The former milkman and junior Hertfordshire dairy manager had bragged of a 13-year career as a stripper, working under the stage name Terry the Minder.

Working six days a week, including Sunday lunchtimes, stage performances, hen nights and kissograms across London and the South East gave him access to hundreds of women.

Combined with work as a security guard and cab driver, Worboys earned thousands of pounds every week and lived like a pop star.

Publicity photographs of him taken in the 1980s and 1990s show him with a broad grin and a peroxide blond-tinted mullet haircut.

He posed for glossy shots dressed in American-style police uniforms, tuxedos, satin underwear and bright rubber-look outfits.

In 2006, under an assumed name, Worboys even recorded an amateur adult film, with one reviewer noting he was one of a ‘group of ageing guys who look and sound like extras from the cast of EastEnders’.

Worboys gave up the stage in 1999, aged 42, turning to driving a cab full-time.

It was not long before he started carrying out sex attacks on his female passengers after convincing them to drink champagne laced with drugs.

Worboys would claim to have won the lottery or some money on the horses and tell his victims about his stripper past.

Kathy Martin, who had been his girlfriend for a year at the time of his arrest, said she had no idea of his double life.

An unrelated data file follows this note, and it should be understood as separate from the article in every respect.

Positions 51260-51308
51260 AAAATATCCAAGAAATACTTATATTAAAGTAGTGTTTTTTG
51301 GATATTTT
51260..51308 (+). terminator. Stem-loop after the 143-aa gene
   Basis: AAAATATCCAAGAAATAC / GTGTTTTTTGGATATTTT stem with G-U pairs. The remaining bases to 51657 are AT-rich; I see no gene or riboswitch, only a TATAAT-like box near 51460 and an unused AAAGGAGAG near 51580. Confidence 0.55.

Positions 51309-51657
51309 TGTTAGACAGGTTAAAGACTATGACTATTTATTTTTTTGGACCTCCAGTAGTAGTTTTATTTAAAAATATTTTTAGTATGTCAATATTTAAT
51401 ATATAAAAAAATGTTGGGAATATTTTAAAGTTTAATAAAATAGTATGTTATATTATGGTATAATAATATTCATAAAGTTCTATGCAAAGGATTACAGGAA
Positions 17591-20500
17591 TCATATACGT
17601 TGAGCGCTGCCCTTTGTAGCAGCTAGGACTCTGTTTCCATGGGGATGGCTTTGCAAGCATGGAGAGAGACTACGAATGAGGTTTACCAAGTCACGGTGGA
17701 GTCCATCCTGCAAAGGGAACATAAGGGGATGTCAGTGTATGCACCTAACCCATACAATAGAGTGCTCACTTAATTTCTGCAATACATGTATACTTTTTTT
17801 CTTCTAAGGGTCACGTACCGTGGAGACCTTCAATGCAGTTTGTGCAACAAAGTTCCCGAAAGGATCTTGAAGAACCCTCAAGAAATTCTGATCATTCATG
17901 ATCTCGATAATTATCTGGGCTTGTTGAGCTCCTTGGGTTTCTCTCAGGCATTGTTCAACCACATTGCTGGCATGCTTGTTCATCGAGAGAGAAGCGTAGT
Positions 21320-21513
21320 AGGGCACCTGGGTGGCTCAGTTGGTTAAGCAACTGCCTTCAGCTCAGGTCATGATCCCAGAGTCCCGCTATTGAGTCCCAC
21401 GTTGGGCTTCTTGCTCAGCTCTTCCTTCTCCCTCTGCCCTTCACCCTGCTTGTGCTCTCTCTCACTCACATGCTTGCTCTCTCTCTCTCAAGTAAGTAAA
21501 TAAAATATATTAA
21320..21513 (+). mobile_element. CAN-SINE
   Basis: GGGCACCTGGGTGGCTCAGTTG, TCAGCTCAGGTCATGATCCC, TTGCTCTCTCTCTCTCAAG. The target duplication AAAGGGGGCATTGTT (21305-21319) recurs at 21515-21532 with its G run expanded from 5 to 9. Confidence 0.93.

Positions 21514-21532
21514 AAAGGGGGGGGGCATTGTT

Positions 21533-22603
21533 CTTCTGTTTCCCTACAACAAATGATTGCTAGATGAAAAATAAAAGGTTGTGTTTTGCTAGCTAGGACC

She said he gave no clues about his predatory night-time activities and she was left dumbstruck when police knocked on her door.

But Ms Martin, who ultimately offered to give evidence against Worboys, said: ‘He is a good conman, but I think he has conned himself. He thought he pulled the wool over everyone’s eyes.’

Mrs Justice McGowan adjourned sentencing to September 2 for a report to be prepared on Worboys’ history of offending and dangerousness.

She said: ‘This is a case on which the public interest is better represented by the probation service putting forward a complete history.’

She ordered the defendant to be produced in court at the next hearing, saying: ‘This is a case where the public might expect the defendant to be sitting in the dock.’

At his first trial at Croydon Crown Court in 2009, jurors were told Worboys picked up his victims in London’s West End and plied them with champagne laced with sedatives on the pretext of celebrating a lottery or casino win.

Worboys, originally from Enfield, was convicted of 19 offences including one count of rape, five sexual assaults, one attempted assault and 12 drugging charges.

He was jailed for at least eight years but was told he would be held in custody as long as he was deemed a danger to the public.

Last year, the Parole Board ruled he should remain in prison citing his ‘sense of sexual entitlement’ and a need to control women.

Police believe Worboys may have carried out more than 100 rapes and sexual assaults on women in London between 2002 and 2008.

At an earlier hearing in the latest case, prosecutor Jonathan Polnay said: ‘The allegation is that in 2000 or 2001 (the first victim) left a bar in Dover Street and hailed a taxi. The prosecution case is the driver of that black cab was this defendant.

‘He told her he had won money on the horses and was celebrating and claimed he had been a stripper with the Chippendales.

‘He offered champagne and invited her to celebrate. She agreed.

‘This defendant pulled over on a side road off the A40 served an alcoholic drink in a plastic cup, which she drank. That is her last memory that evening.